These essays are followed by paired essays which respectively examine the arguments for and against samesex marriage, exploring hermeneutics, Old Testament, New Testament, the history of marriage and friendship.

Next a series of stand-alone essays on blessing, desire and godly disagreement. The final two essays seek to sum up the arguments for and against same-sex marriage.

The Key Issue

In the scope of this review, it is not possible to give a summary of all the arguments. Instead, I will focus on the one key issue which is the hinge on which the other essays turn.

One contributor to the book, the Rev. Dr Matthew Anstey, highlights what is key to the Church’s discussion of same sex marriage and blessing when he say, “that the role Scripture plays in the debate is where the most important differences lie.”3

To the uninitiated, the divergent views of Scripture may seem subtle but their outcomes are anything but subtle and the threat to the locus of authority in the church is of enormous concern.

So to the book itself. There is no substitute to reading the book for yourself and I acknowledge my subjectivity, which I hope is a Biblically informed one, in dealing with aspects of the book while hoping not to misrepresent its content.

The essays range in quality and complexity. While some papers stand alone, others provide a contributor’s view followed by another contributor’s critique. As a standalone essay, I found the Rev. Dr Rhys Bezzant’s essay on 'The Blessing of Same Sex Marriage' very instructive in offering a defence as to why we cannot bless same sex marriages. The most significant essays in the collection, however, centre on Scripture and hermeneutics. We could describe this section of the book and in particular Matthew Anstey’s essay and Mark Thompson’s response to it as the skeleton around which the discussion must be clothed. In terms of the church, the seriousness of skeletal damage will always be the bodily dysfunction that follows, so it is crucial to give the arguments our attention.

 To highlight the issue, it is worth listening to Anstey and Thompson.

The Rev Dr. Anstey, commenting on the evaluating of our doctrinal position on same sex marriage states, “The fact that such evaluation is occurring and books such as this are being written, speaks to the reality that the church is able to perceive and discern through the Spirit the work of God in the world and ‘decide for God’ in response to such discernment…”

As the essay proceeds the Rev.Dr Anstey is quite definitive, “…Let me be clear about my view from the outset, Scripture shows us how the people of God come to make moral and theological judgements rather than providing the substantive content of those judgements. Hence to be faithful to Scripture in this debate (as in all debates) does not mean we exegete Scripture and apply to living human experience a timeless moral-doctrinal precept (and such a so called ‘excavative’ approach is adopted by opponents to same sex marriage in this volume) but rather we seek to make our case for the doctrinal position we are arguing in dialogue with both Scripture and lived human experience.”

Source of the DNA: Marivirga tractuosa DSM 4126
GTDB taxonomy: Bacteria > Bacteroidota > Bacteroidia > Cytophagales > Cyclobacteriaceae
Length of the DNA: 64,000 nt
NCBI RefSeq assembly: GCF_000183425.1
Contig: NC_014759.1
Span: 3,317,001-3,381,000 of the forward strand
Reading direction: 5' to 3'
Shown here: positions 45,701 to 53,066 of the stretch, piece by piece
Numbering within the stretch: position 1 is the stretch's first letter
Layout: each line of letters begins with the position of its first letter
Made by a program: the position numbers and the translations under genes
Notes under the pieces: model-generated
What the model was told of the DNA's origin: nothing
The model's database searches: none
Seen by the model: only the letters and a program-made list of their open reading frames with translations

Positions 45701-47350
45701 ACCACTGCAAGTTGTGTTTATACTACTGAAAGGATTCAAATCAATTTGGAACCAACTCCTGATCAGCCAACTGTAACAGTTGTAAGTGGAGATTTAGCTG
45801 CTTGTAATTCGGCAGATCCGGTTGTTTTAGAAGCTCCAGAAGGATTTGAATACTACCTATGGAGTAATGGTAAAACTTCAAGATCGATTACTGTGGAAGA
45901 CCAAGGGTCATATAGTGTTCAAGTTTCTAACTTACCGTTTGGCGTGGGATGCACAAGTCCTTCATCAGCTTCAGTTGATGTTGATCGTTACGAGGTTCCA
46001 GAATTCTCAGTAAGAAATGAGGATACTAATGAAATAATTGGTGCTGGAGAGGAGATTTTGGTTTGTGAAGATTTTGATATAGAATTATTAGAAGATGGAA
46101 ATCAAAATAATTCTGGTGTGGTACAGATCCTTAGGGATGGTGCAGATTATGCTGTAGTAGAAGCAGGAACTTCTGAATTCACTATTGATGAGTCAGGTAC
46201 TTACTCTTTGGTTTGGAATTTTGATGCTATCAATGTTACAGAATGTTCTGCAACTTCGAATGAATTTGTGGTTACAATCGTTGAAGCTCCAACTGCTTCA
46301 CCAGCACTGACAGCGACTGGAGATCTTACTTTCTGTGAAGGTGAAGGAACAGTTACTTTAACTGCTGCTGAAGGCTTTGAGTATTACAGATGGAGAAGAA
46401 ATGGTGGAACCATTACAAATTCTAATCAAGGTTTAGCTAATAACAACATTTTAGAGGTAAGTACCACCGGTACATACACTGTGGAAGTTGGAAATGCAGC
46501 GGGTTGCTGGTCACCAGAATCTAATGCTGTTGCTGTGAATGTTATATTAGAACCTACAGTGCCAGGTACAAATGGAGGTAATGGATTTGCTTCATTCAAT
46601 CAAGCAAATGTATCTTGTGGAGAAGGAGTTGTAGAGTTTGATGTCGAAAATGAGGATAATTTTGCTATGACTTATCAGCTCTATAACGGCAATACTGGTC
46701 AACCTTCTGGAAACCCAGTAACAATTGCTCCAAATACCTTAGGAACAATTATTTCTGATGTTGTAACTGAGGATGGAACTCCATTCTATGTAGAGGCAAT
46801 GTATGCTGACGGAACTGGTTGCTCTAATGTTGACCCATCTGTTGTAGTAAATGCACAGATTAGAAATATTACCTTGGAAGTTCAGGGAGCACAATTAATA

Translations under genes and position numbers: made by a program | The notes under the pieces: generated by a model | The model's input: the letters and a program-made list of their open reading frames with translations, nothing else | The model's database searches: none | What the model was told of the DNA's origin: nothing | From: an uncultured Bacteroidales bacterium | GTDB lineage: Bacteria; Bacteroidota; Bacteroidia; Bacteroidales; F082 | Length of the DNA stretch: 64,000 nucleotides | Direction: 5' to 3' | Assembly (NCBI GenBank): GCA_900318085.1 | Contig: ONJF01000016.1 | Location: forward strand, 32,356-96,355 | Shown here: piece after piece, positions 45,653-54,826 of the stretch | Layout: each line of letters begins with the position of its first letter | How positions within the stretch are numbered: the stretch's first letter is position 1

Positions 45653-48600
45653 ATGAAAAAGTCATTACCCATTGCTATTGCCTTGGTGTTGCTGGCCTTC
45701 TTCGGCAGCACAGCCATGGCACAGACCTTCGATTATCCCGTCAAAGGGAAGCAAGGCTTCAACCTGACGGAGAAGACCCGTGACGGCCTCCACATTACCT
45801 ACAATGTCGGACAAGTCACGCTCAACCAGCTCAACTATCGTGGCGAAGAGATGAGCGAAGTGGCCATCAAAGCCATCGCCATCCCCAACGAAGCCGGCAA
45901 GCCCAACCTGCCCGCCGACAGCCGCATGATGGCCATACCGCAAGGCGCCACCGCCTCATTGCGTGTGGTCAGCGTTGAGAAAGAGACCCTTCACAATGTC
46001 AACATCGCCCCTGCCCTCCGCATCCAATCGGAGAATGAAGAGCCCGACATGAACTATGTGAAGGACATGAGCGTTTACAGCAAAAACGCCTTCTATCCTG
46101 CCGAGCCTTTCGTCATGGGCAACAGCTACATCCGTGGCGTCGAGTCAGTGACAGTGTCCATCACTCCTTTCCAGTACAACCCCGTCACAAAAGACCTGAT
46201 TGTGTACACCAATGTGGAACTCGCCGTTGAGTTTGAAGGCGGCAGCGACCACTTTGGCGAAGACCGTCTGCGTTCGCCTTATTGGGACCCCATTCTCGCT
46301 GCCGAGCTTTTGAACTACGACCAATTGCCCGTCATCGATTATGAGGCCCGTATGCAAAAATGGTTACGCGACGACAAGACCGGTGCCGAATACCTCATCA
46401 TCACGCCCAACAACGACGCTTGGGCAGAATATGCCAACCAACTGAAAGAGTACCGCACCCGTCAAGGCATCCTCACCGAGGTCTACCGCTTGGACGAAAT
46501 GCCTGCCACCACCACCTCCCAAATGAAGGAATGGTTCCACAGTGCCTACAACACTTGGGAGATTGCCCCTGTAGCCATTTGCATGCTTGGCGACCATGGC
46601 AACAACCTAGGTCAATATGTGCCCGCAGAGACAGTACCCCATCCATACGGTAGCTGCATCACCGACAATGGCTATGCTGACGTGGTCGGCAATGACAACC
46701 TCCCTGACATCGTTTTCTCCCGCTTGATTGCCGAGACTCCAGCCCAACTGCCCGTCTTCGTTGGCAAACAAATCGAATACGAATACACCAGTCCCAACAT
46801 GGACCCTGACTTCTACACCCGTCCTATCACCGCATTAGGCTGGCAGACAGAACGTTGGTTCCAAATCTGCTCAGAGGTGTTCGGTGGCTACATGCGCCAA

One must read all that the Rev Anstey writes to be fully cognizant of his position but to any exegete of the Scriptures who believes in the absolutes of God as set down, for example, in the Decalogue, his words are concerning.

In his response to the Rev. Dr Anstey’s essay, the Rev. Dr Mark Thompson takes quite a different theological stance when it comes to the Scriptures and I quote, “The 39 Articles, which include an endorsement of the Book of Homilies (Article XXXV) remains the confessional document of Anglicanism and so is included in the Constitution of the Anglican Church of Australia. The Articles provide us with a strong statement of the identity of Scripture as ‘God’s Word written’, the final authority of biblical teaching, the boundary condition of recognising and honouring the coherence and unity of biblical teaching and the stance of the reader: humility, prayerfulness, a concern for the glory of God and restraint in exposition.”

The outworking of Anstey’s hermeneutic is consistent with his revisionist view of the place of Scripture, tradition, reason and experience, just as the outworking of Thompson’s hermeneutic is demonstrated by sitting under the Bible’s authority not over it.  Anstey elevates the “Spirit”-led discernment of the individual above that of the Scriptures, and Thompson prioritises the Scriptures over the individual, who must sit under the Scriptures and surrender to them.

Anstey’s words, “…that the church is able to perceive and discern through the Spirit ‘the work of God in the world and “decide for God”…” are concerning in both what is said and not said. He separates Word and Spirit thus removing the objective basis on which to test the “spirit” of such discernment. By contrast Thompson sees the authority of the Spirit as expressed in the Word, thus holding the two together which is consistent with Christian Anglicanism as expressed in our Anglican formularies.